How to build stakeholder engagement into studies
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How to Build Stakeholder Engagement into Studies. Wendy Slusser, MD, MS Associate Clinical Professor, UCLA Schools of Medicine and Public Health Medical Director, Mattel Children’s Hospital UCLA, Fit for Health Program. Objectives.

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How to build stakeholder engagement into studies

How to Build Stakeholder Engagement into Studies

Wendy Slusser, MD, MSAssociate Clinical Professor, UCLA Schools of Medicine and Public HealthMedical Director, Mattel Children’s Hospital UCLA, Fit for Health Program


Objectives

Objectives

  • Identify 3 strategies to build stakeholder engagement into studies.

  • Identify 3 advantages to engage stakeholders into your studies.


How to build stakeholder engagement into studies

Who are the Stakeholders?

Organizations & Institutions

Community/Neighborhood

Media

Law

Insurers

Home Visitation

Friends/Family

Parent, Infant, Child

Coworkers

Fathers

Health Care Providers

Public Parks

Child Care

Popular Culture

Neighbors

Friends

Hospitals

Family

Employer

Public Education

Lactation Specialists

Professional Education


How to build stakeholder engagement into studies

Motivation – it’s complicated!


Advantages to building stakeholder engagement into studies

Advantages to Building Stakeholder Engagement into Studies

A community-based, capacity-building approach that aims to promote:

sustainable skill development,

strengthen communities

increase the ability of individuals to effectively address and improve health outcomes.

From: de Silva-Sanigorski et al. BMC Public Health 2010, 10:65; Smith A, Coveney J, Carter P, Jolley G, Laris P. Health Promotion International 2004, 19(3):327-334; NSW Health: A Framework for Building Capacity to Improve Health. Edited by Department NSWH. North Sydney 2001.


A community based capacity building approach

A Community-based, Capacity-building Approach

Can influence the underlying social and economic determinants of health in a:

flexible,

sustainable,

equitable

safe manner

From: de Silva-Sanigorski et al. BMC Public Health 2010, 10:65; Sanigorski AM, et al. Journal Of Obesity (2005) 2008, 32(7):1060-1067.


Strategies to engage s takeholders

Motivational Interviewing

“... method of communication rather than a set of techniques. It is not a bag of tricks for getting people to do what they don’t want to do; rather, it is a fundamental way of being with & for people - a facilitative approach to communication that evokes change.”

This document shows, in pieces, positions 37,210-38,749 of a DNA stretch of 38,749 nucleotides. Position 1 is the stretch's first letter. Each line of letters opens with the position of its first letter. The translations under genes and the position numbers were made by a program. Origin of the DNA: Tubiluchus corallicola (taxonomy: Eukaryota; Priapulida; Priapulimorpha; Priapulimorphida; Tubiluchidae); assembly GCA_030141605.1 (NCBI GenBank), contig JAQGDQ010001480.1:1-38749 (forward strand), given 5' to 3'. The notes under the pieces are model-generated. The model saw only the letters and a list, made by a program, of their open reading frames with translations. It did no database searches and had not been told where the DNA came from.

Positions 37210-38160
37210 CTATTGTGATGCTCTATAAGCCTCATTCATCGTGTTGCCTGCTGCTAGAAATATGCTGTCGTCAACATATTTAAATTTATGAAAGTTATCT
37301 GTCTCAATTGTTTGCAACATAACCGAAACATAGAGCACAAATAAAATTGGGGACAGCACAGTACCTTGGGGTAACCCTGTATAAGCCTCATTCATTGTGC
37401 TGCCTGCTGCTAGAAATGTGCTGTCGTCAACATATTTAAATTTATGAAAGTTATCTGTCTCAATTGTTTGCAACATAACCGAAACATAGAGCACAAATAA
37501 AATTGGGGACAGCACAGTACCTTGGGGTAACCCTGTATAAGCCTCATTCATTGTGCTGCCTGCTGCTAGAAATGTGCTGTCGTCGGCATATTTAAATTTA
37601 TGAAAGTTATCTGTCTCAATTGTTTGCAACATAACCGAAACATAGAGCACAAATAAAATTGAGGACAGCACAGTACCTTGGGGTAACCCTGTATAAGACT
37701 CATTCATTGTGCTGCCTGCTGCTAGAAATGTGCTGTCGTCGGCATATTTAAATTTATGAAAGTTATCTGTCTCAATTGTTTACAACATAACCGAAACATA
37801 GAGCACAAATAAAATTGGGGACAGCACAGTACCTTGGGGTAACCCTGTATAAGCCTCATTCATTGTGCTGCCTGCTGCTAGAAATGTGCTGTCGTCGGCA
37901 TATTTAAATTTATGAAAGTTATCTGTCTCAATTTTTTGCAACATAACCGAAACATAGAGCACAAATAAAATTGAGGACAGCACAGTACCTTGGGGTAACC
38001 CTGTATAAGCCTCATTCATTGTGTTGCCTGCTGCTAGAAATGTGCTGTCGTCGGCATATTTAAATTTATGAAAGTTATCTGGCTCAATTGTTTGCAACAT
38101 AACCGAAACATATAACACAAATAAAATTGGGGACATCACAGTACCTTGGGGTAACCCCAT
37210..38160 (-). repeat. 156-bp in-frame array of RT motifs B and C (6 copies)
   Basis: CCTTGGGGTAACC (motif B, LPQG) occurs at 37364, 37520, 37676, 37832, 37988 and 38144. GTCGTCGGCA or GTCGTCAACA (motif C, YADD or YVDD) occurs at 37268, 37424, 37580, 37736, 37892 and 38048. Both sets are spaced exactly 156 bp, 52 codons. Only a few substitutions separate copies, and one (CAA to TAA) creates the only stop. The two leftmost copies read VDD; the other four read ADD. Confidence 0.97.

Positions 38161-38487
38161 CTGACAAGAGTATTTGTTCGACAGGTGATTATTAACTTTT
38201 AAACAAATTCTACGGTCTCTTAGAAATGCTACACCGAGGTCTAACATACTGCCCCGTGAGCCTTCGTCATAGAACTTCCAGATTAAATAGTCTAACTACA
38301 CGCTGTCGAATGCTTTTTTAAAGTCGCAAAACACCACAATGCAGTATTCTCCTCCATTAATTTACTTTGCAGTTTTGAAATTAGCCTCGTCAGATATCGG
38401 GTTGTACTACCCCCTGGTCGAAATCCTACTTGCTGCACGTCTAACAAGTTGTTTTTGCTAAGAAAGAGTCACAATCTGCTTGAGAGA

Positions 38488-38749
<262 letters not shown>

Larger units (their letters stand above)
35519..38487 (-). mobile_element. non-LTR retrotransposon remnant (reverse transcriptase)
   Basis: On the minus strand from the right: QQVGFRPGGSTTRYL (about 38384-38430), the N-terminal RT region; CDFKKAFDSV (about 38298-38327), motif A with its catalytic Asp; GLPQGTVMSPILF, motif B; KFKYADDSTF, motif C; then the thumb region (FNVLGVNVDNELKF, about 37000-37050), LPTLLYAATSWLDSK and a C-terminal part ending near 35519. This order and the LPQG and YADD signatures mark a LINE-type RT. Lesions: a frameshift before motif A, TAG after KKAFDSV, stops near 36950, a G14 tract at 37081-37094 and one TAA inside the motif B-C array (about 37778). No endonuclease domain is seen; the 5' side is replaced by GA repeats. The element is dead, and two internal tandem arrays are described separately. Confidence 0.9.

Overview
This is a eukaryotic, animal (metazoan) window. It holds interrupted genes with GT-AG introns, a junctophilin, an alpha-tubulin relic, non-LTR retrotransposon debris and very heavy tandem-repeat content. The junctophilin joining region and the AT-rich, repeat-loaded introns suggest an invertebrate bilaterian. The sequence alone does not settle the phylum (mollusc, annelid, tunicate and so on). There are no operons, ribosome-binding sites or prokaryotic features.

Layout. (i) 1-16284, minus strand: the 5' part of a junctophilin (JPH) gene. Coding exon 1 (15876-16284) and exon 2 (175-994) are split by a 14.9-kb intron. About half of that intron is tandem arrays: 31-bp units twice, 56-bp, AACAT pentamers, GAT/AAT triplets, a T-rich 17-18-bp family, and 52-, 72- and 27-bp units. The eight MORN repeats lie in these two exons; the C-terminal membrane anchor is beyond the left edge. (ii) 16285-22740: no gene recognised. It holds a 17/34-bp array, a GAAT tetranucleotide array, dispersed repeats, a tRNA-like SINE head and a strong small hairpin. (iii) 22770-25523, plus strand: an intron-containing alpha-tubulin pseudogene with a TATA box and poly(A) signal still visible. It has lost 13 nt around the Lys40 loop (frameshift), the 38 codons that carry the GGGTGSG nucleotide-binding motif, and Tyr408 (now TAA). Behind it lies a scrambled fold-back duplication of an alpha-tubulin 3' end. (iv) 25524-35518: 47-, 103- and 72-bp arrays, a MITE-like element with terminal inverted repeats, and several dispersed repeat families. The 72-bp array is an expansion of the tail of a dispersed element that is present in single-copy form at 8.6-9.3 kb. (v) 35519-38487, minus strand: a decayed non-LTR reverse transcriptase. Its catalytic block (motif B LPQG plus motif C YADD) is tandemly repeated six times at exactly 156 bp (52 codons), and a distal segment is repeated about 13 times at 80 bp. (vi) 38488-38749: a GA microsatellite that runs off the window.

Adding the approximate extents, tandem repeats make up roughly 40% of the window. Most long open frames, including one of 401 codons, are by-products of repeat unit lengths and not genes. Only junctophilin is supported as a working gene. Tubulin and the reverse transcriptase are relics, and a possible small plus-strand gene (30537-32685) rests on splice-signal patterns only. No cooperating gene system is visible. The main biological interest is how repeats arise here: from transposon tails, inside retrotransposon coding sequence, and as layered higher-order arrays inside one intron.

From: Miller & Rollnick2002

Asset Mapping and Mobilization

From: www.abcdinstitute.org

Community Based Participatory Research

“A key tenet of CBPR is the identification of assets and facilitators of health. Resulting interventions are more likely to leverage individual, institutional and community assets and provide salient knowledge, skills and resources to the target population than traditional deficity-focused models

From: Davison KK etal 2013 International J of BehcioralNutritoin and Physical Activity.

Strategies to Engage Stakeholders


Capacity focused community development

Capacity-Focused Community Development

• Asset mapping is an inventory of the

community’s treasure chest.

  • In the process of this inventorying, important relationships are developed.

  • asset mapping is NOT an action step


Capacity focused community development1

Capacity-Focused Community Development

  • Asset mobilization IS an action step.

  • Mobilizing assets for collective action requires organizing and harnessing the relationships that exist within the community

  • Often Asset Mapping lends itself to Asset Mobilization


Asset mapping asset mobilization research

Asset Mapping Asset Mobilization Research

  • Hunger Study

  • Salad Bars in LAUSD

  • Nutrition Friendly Schools

  • Preschool Intervention to prevent pediatric overweight


Hunger study

Hunger Study

  • A cross sectional survey of children in 14 randomly selected LAUSD elementary schools in 1998.

  • Nine hundred and nineteen children were measured and interviewed.

  • More than 35% of the sample was classified as being at risk for overweight or overweight according to body mass index.

  • The planning, design and data analysis were carried out in collaboration with key LAUSD policy-makers.

    From: Slusser WM, Cumberland W, WinhamD,Browdy B, Neumann C (2005). Public Health Nutrition: 8:141-148.


Hunger study stakeholder engagement

Hunger Study Stakeholder Engagement

  • Identified policy-makers in LAUSD including the Deputy Food Service Director, the principals, School Board Members, Staff, and LAUSD Medical Director.

  • Maintained on-going communication throughout the study’s planning, implementation and data analysis phases.

  • Held periodic meetings, asked for their suggestions and input in the research design and fed back the results during the data analysis.

    From: Slusser WM, Cumberland W, WinhamD,Browdy B, Neumann C (2005). Public Health Nutrition: 8:141-148.


Hunger study stakeholder engagement1